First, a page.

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Spiritual crisis, East? West? #411810 06/07/15 05:06 PM
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jova Offline OP
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I believe this is the right subforum for this question. It is actually, a second and deeper crisis, since I made the decision over a year ago to slide from Roman Catholic to Eastern Catholic. I was seriously considering Eastern Orthodox, however. So much that ties with that priest and the parish have me doubting I chose the right place, given my deep spirituality. My current parish is busy, busy, busy, and I am a quiet, contemplative type. There is no deep study of scripture or opportunities for spiritual growth and as a 'different' voice I am finding backs turning on me. For example, I dissented on spending tens of thousands on electronic signage. The sign is up, and I am viewed as an opstacle hindering future 'progress', when I see it all as regress.

Thanks for listening. In my perfect world I would not have to choose, but just be.

Re: Spiritual crisis, East? West? [Re: jova] #411816 06/07/15 08:58 PM
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theophan Online Content
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jova:

Glory be to Jesus Christ!!

There is a story in The Desert Fathers about a man who goes to a monastery and tells the abba that he is a spiritual man. So he is put into a cell, given a psalter, taught how to chant the psalms, and left alone. After a long day, the man gets hungry and wonders why he hasn't been called to a meal. He seeks out the abba and asks if the monks are not eating that day only to learn that they are. But, the abba explains, he did not call the him because he thought that, as a spiritual man, he did not have a need for earthly nourishment, just the spiritual nourishment that he had given him.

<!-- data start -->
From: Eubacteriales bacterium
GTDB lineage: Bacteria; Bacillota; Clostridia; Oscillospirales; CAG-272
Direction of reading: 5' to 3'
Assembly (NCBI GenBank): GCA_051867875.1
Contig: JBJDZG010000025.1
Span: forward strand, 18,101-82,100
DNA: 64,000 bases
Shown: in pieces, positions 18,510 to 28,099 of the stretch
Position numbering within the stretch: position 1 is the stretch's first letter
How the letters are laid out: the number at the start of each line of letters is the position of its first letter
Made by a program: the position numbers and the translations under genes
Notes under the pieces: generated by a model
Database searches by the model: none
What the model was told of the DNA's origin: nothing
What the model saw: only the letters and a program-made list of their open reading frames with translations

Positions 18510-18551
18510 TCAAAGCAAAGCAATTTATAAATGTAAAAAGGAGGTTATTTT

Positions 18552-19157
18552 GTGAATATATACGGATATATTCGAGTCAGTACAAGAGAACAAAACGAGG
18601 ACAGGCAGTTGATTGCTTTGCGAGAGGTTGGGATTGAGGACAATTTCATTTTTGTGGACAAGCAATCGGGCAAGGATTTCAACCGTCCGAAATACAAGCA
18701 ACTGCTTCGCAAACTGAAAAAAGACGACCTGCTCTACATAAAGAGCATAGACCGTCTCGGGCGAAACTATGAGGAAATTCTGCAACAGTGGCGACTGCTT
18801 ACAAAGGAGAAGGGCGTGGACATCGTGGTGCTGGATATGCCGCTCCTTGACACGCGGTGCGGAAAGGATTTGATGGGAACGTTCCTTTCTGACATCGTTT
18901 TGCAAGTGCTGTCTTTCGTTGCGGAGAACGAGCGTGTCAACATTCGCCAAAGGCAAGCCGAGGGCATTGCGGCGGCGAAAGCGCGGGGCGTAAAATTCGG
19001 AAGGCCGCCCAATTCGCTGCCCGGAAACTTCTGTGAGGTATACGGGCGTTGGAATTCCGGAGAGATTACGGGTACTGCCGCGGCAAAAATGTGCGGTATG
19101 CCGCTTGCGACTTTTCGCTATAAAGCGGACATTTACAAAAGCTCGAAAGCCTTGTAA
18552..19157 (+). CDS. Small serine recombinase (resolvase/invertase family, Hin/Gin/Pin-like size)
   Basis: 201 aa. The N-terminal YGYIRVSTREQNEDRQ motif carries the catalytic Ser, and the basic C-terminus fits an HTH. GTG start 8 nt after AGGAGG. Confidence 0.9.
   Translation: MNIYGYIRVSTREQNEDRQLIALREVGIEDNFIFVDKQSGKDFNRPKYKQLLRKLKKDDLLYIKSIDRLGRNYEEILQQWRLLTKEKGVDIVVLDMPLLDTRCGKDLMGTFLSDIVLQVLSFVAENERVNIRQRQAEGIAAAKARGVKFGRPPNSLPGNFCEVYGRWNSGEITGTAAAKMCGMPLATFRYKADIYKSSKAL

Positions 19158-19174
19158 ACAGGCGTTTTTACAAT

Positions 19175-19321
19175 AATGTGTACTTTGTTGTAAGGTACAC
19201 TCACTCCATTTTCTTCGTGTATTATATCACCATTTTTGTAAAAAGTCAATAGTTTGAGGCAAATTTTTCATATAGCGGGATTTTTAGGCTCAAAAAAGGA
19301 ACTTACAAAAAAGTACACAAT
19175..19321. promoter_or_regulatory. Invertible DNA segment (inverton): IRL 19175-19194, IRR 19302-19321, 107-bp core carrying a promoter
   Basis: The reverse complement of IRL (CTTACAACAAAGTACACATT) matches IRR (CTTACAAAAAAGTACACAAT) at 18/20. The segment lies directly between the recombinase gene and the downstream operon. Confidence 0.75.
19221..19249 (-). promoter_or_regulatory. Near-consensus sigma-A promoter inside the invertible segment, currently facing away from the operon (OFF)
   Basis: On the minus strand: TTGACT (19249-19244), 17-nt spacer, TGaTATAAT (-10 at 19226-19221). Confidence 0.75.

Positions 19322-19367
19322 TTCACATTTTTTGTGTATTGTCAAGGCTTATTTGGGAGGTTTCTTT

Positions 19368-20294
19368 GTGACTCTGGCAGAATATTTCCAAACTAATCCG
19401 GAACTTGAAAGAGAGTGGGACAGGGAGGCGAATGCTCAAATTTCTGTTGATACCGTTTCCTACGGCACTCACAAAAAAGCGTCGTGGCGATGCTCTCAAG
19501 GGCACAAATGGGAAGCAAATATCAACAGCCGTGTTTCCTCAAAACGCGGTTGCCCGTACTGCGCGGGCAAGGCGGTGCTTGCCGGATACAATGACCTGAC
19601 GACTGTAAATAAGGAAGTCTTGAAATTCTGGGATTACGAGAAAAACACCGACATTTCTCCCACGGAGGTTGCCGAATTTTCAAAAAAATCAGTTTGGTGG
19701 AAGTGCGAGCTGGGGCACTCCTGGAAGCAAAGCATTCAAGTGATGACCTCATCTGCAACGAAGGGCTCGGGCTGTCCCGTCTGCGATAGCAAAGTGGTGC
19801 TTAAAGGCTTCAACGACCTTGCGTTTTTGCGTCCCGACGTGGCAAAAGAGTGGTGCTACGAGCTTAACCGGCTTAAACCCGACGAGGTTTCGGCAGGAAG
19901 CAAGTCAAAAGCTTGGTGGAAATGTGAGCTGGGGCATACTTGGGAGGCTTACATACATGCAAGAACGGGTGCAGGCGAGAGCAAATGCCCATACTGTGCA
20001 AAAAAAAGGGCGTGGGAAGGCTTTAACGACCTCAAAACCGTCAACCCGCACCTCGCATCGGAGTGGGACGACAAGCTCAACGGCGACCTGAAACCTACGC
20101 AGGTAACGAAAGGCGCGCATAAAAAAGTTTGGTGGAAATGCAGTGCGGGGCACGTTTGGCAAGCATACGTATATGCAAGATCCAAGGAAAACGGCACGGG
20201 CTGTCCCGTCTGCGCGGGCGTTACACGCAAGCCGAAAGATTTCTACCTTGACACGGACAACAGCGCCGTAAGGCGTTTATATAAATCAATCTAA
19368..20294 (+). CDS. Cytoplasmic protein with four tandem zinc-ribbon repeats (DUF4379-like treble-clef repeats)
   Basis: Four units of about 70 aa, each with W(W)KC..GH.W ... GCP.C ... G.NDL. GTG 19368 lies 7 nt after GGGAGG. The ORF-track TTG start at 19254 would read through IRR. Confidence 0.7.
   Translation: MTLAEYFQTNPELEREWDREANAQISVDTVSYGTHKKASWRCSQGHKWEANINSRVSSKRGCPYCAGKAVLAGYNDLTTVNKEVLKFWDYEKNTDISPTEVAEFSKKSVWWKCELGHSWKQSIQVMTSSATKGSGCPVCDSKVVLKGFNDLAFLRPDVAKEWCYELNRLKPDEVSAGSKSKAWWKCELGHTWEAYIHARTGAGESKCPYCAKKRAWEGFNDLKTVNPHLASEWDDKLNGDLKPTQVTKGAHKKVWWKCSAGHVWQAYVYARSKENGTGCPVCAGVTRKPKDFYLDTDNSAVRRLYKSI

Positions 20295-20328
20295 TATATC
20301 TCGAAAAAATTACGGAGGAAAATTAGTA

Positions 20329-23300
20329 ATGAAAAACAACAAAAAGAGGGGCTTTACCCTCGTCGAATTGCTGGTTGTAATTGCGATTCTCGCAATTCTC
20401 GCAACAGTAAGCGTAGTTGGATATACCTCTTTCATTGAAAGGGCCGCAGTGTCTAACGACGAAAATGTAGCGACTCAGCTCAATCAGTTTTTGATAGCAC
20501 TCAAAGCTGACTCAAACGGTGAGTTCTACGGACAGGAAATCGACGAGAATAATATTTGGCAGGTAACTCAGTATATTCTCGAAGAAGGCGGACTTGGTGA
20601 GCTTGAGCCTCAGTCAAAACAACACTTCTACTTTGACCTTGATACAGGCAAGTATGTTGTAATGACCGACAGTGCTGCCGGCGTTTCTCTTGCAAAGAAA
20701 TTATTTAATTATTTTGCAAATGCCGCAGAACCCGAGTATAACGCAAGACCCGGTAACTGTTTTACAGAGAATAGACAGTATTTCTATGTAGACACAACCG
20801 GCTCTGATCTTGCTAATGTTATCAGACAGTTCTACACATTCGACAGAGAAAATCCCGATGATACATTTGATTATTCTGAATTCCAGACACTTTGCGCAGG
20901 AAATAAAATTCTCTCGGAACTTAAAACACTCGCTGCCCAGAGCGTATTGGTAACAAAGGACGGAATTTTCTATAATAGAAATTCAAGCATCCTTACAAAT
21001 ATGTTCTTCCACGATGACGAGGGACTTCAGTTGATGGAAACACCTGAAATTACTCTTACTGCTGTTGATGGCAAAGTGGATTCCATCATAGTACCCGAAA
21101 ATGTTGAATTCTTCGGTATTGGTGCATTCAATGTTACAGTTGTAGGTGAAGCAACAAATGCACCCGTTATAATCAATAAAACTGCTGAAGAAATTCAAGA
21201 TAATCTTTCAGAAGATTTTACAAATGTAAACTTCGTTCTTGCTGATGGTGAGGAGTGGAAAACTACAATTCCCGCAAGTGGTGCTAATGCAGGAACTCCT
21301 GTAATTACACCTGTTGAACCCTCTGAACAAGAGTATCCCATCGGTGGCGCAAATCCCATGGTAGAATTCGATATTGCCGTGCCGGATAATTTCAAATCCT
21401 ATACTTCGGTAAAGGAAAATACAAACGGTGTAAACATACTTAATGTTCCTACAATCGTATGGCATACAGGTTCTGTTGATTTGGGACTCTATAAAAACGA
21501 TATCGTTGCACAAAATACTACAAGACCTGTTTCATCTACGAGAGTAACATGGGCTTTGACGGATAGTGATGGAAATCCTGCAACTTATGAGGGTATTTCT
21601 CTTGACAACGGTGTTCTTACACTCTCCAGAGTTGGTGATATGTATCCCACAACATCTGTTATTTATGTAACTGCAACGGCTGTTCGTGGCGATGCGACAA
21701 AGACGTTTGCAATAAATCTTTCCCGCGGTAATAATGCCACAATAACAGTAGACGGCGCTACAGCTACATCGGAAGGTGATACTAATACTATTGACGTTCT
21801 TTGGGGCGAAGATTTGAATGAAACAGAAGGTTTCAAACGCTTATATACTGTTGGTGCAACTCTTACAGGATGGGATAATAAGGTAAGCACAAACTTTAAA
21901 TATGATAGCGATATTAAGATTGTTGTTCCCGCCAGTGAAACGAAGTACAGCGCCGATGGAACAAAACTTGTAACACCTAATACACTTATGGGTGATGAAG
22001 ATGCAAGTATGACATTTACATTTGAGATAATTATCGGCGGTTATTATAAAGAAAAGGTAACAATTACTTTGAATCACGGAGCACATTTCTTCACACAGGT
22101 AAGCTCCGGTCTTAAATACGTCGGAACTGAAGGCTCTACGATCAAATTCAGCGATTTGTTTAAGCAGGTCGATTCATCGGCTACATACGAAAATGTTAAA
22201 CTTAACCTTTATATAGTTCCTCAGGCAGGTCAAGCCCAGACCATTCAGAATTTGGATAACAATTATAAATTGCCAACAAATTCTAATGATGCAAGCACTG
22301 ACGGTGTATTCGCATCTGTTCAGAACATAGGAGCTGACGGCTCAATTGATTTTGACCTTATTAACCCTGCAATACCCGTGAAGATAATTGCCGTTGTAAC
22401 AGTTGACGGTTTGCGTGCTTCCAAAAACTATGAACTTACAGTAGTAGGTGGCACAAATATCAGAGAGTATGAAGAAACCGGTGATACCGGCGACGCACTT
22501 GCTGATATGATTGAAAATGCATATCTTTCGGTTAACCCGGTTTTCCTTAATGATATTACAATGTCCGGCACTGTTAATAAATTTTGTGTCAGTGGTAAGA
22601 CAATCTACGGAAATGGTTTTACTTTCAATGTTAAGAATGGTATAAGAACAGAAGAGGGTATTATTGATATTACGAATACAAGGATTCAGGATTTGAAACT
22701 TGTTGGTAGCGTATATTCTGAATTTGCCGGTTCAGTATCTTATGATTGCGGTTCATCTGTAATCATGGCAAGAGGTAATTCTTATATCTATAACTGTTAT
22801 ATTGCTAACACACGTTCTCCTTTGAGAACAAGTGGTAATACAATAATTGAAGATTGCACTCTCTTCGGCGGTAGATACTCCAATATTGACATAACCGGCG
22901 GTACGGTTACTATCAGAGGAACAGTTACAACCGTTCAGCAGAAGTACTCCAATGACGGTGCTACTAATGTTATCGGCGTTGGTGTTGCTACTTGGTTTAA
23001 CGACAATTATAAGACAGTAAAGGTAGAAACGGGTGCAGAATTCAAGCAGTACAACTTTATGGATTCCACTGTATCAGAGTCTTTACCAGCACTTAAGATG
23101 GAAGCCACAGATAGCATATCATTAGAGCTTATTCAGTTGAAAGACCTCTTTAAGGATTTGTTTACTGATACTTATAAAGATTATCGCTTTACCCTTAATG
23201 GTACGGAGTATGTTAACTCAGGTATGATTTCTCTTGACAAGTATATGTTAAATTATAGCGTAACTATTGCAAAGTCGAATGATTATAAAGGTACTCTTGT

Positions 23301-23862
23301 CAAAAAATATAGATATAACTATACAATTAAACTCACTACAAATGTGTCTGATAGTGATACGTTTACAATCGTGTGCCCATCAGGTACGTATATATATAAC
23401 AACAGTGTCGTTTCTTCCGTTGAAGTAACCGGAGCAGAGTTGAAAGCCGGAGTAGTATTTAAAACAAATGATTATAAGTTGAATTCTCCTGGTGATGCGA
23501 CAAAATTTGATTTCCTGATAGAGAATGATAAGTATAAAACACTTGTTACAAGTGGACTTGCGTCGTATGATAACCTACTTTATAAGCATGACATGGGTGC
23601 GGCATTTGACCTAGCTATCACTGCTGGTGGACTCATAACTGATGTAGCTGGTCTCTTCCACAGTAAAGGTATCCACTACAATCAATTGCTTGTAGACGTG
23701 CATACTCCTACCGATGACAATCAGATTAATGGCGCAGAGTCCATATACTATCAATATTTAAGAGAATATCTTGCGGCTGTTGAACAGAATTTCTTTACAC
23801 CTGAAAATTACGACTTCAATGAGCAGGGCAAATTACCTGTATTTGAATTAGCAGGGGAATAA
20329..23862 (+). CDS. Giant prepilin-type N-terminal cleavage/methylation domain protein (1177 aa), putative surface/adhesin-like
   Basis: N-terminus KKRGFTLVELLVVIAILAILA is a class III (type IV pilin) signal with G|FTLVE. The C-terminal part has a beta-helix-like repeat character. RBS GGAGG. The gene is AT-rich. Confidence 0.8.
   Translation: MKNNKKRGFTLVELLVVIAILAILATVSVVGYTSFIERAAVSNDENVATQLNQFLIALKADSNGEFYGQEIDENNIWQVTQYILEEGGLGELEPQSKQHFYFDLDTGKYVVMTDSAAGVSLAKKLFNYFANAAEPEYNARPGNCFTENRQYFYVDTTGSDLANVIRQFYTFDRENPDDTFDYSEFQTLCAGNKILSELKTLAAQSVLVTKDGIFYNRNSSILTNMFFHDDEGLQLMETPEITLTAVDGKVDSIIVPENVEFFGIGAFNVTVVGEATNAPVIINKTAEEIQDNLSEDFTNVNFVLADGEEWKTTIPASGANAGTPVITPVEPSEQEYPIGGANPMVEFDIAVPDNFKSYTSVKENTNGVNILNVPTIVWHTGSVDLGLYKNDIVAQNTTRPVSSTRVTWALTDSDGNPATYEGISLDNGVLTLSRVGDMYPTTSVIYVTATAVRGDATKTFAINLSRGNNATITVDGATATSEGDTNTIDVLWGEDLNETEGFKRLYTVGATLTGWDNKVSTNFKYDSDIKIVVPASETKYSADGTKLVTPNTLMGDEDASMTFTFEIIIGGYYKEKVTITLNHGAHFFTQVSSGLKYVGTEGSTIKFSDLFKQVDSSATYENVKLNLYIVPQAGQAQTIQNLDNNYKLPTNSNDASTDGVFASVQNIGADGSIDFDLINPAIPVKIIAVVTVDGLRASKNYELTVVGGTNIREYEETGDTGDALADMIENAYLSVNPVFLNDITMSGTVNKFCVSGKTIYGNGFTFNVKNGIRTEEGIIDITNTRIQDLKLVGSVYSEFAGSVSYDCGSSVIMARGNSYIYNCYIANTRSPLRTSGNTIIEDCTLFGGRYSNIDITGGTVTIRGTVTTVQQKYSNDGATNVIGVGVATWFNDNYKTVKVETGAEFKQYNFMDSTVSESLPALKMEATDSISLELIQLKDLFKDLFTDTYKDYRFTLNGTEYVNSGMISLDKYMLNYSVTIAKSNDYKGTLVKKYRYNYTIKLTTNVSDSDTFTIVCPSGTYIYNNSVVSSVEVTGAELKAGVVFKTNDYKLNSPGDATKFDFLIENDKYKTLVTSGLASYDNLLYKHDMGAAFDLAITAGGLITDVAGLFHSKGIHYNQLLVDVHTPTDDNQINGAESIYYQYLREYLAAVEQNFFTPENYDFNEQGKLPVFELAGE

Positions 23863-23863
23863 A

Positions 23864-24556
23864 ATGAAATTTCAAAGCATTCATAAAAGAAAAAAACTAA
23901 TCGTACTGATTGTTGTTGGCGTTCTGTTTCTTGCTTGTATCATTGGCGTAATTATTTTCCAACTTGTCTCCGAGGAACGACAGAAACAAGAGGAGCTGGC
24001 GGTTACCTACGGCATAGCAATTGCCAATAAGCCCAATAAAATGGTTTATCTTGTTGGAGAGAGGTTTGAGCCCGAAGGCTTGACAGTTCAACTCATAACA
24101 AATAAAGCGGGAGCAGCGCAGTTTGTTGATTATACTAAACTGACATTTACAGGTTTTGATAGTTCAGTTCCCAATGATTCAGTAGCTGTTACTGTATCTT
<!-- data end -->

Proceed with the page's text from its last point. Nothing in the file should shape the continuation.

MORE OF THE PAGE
There is another saying that comes from the same source. "A virtue that is made a show of is soon lost"--meaning that the
Enemy tempts a man to become proud and his deep spirituality becomes empty. The Lord moves an eternity of distance from such a one. Spiritual exercises, as St. Seraphim of Sarov points out, are means to obtain the Holy Spirit of God; they are not ends in themselves.

If I may give you a word of advice, one is known for his "deep spirituality" by the way one lives his life, not be the outward exercises he does. And further, one's spiritual depth should be as one's prayer--a secret veiled by humility. No one is a spiritual man unless he comes to the point where he sees himself as nothing, as the least of all in the parish, and the servant of all.

Going back to your spiritual home, it may be well to become the friend and supporter of all, including in the things that seem earthly but that are necessary to keep a parish going. Otherwise it might be well to move on and start over fresh with a new attitude.

We are not spiritual beings imprisoned in a body. We are a wonderful creation of both flesh and spirit and we live in a fallen, yet redeemed world. So if the necessary things needed to function in this world are a hindrance, it might be well to consider a withdrawal to monastic life. But all these things need to be done with the advice of a priest and/or spiritual father who can assess your situation and give sound advice. Christianity is not a do-it-yourself project. In the meantime, we in the secular world are called to sanctify each and every thing we do--even things that seem mundane and unworthy of deeply spiritual people.

Bob

Re: Spiritual crisis, East? West? [Re: jova] #411826 06/08/15 08:31 AM
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Peter J Offline
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Hi jova. You mentioned that your parish is busy busy busy, but what about other nearby parishes? In my experience, a large proportion of parishes are pretty unbusy or non-busy.